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Nursing is at the heart of me, says Bank Nurse award winner

Aileen Coomber, winner of the Bank Nurse category of the RCNi Nurse Awards 2017, has given more than six decades to her patients and her profession – and continues to do so. She explains the influences and motivations behind her extraordinary career and her commitment to mental healthcare.

Aileen Coomber, winner of the Bank Nurse category of the RCNi Nurse Awards 2017, has given more than six decades to her patients and her profession – and continues to do so. She explains the influences and motivations behind her extraordinary career and her commitment to mental healthcare

My path to mental health nursing started with some of my earliest memories of my family. As a young girl, we lived in a small village where my mother was everyone’s best friend and a person to go to in difficult times.  

She would go out at all times of the day and night reaching out to people in distress. She delivered babies, she reached out to terminally ill people, listening to and giving comfort and support to them and their families and preparing their bodies after they had died. She had no training, just a big heart.

My uncle Jimmie worked at Gosford Asylum and I loved to listen to the respect and caring that he showed for those in his care. All of these experiences and more shaped my path in life – I knew that I wanted to be a mental health nurse.

I became a nurse cadet at the age of 16 before getting married at 18. I stopped work briefly to look after my husband’s two younger sisters and then had my daughter Lynda 13 months later. 


‘I did not want to stop working and learning,’ says Aileen, pictured at Shepherd House in Worthing. 
Picture: Nathan Clarke

Thorough training

I started work as a nursing assistant at 21. In April 1976, I completed my training to become a registered mental health nurse at St James University Hospital in Leeds. It was a professorial unit, and my training was extremely thorough and excellent. I worked there as a staff nurse until I moved to Worthing, West Sussex, in 1981.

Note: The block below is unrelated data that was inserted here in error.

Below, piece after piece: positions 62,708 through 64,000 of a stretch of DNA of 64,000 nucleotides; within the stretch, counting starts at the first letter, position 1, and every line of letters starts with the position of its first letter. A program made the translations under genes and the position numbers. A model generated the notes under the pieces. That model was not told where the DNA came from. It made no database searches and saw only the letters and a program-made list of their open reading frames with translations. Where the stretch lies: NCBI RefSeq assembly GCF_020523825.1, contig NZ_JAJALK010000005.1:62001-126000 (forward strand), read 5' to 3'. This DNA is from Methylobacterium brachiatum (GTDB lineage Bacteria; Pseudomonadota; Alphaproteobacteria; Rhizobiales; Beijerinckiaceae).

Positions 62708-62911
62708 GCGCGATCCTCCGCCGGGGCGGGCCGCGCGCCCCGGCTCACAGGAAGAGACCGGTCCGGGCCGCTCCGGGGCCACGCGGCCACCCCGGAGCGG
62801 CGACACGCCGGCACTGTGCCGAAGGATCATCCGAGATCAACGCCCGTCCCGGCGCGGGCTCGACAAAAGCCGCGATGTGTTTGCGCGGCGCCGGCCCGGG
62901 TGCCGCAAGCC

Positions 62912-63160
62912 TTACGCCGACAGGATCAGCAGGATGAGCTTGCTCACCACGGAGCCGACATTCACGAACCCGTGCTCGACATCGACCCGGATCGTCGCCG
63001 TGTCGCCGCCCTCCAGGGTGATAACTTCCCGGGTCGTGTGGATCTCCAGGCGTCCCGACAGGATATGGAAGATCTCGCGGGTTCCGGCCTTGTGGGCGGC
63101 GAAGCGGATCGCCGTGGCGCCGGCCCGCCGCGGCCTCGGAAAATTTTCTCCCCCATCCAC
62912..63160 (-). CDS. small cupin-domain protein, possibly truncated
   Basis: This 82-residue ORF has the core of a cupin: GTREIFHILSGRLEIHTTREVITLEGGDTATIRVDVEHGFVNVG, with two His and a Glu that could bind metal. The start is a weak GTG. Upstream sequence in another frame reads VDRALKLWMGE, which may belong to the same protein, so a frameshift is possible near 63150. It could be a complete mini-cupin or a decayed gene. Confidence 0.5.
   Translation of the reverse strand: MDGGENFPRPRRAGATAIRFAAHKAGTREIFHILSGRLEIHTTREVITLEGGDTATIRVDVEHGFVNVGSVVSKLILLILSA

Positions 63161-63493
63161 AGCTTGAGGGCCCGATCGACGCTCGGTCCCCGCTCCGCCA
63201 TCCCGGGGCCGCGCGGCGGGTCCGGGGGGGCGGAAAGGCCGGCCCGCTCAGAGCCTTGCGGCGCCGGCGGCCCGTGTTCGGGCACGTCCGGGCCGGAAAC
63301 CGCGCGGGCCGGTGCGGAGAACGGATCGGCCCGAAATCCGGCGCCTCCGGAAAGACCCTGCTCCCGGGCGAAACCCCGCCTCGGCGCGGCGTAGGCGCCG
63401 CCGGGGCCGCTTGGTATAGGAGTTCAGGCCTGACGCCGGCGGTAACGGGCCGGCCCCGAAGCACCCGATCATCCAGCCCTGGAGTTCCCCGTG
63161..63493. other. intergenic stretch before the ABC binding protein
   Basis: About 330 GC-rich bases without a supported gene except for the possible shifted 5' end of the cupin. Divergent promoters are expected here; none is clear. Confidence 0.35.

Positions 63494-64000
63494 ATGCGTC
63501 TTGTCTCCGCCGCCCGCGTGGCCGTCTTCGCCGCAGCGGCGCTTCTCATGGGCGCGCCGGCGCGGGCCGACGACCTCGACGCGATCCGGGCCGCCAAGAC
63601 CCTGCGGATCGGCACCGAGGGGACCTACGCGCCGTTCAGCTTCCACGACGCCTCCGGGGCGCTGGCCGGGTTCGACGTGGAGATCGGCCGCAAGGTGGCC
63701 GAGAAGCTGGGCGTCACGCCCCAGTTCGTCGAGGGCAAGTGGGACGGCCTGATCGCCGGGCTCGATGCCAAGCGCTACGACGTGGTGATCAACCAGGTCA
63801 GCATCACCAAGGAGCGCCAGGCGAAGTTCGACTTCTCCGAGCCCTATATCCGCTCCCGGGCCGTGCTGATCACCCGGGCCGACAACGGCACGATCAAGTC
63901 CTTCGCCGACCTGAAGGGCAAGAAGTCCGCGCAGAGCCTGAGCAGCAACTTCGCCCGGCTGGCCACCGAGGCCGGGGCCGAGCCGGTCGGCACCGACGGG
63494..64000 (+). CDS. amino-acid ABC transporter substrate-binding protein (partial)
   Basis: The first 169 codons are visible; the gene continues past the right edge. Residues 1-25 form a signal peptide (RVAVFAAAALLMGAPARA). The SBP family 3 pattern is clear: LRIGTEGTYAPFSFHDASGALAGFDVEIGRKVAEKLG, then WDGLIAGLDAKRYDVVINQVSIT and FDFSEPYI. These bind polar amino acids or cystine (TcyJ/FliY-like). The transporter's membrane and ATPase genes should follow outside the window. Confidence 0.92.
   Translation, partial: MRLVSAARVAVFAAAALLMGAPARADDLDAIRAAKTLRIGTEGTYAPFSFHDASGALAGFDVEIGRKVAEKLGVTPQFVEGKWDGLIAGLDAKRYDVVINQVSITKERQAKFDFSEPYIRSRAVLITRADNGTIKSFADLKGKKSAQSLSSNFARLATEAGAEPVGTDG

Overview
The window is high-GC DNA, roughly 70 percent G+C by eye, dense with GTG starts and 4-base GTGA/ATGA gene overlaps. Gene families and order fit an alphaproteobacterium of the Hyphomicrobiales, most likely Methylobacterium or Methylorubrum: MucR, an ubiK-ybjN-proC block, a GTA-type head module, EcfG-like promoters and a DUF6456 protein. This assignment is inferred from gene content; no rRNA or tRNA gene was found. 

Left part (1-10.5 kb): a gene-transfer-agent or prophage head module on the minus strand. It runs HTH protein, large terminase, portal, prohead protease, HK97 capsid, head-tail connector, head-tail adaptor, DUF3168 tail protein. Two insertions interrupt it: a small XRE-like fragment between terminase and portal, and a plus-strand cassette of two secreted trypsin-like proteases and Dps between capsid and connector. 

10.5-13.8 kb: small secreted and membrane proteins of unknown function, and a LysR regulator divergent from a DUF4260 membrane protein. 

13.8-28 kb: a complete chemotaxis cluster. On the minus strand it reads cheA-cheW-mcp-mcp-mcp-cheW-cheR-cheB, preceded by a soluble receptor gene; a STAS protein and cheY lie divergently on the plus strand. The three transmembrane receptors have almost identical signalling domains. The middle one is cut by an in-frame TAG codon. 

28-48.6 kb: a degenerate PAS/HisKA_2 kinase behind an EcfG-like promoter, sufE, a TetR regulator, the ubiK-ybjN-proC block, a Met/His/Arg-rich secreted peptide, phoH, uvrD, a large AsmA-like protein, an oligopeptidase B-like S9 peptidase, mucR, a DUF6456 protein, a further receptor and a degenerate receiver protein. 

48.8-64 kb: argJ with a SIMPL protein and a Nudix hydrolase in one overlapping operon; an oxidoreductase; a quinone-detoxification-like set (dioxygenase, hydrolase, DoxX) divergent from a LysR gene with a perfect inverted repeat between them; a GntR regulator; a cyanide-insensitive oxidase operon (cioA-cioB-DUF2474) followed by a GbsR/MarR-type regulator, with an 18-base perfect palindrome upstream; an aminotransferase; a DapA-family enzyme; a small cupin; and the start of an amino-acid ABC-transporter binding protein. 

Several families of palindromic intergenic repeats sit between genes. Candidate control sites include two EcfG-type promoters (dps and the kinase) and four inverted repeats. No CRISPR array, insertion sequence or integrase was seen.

There I worked as a staff nurse at the Acre Day Hospital and later helped to set up a nurse-led travelling day hospital. I then spent 18 months working in the child and family consultation service in Worthing. After a time on the local acute wards, I was seconded back to the travelling day hospital. 

I used my annual leave during this time to volunteer at the Free Eye Camp and the mobile hospital in Ganeshpuri, India, every year for five years. I took part in the local school runs taking buffalo milk to the children and worked in a nutritional programme for pregnant women. My care and compassion was strengthened by the attitude of these very poor people. They had nothing, but what little they had they shared with us. I learned to live my life with gratitude.

I eventually found myself joining Shepherd House in Worthing, an inpatient recovery unit for people experiencing psychosis, before I had to retire. However, I did not want to stop working and learning as a registered mental health nurse. Now I'm in my eighties, my desire to remain ‘in the field’ is as strong as ever. I still feel that I have so much to give and that Shepherd House encourages me to do this.  

At the heart of me

Being a nurse is at the heart of me. Having the honour and opportunities in my life to help others continues to energise me and give further purpose and meaning to my own life. I go to work and do the best that I can and hope that I make some small difference and sometimes enable students and others to look at things a different way. This has kept me going throughout my career and life.  

The Cambridge dictionary defines compassion as ‘a strong feeling of sympathy and sadness for the suffering or bad luck of others and a wish to help them’. This has been with me throughout my life, inspired by those examples set by my family, friends and colleagues.